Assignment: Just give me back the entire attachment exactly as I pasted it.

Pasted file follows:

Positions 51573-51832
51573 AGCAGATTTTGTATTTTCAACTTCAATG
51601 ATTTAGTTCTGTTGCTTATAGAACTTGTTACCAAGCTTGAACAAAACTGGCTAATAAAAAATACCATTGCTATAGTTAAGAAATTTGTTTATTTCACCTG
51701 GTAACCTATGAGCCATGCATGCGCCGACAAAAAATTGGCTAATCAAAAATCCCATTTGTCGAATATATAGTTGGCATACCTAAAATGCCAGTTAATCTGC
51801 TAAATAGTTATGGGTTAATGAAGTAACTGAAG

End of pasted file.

Positions 51573-51832
51573 AGCAGATTTTGTATTTTCAACTTCAATG
51601 ATTTAGTTCTGTTGCTTATAGAACTTGTTACCAAGCTTGAACAAAACTGGCTAATAAAAAATACCATTGCTATAGTTAAGAAATTTGTTTATTTCACCTG
51701 GTAACCTATGAGCCATGCATGCGCCGACAAAAAATTGGCTAATCAAAAATCCCATTTGTCGAATATATAGTTGGCATACCTAAAATGCCAGTTAATCTGC
51801 TAAATAGTTATGGGTTAATGAAGTAACTGAAG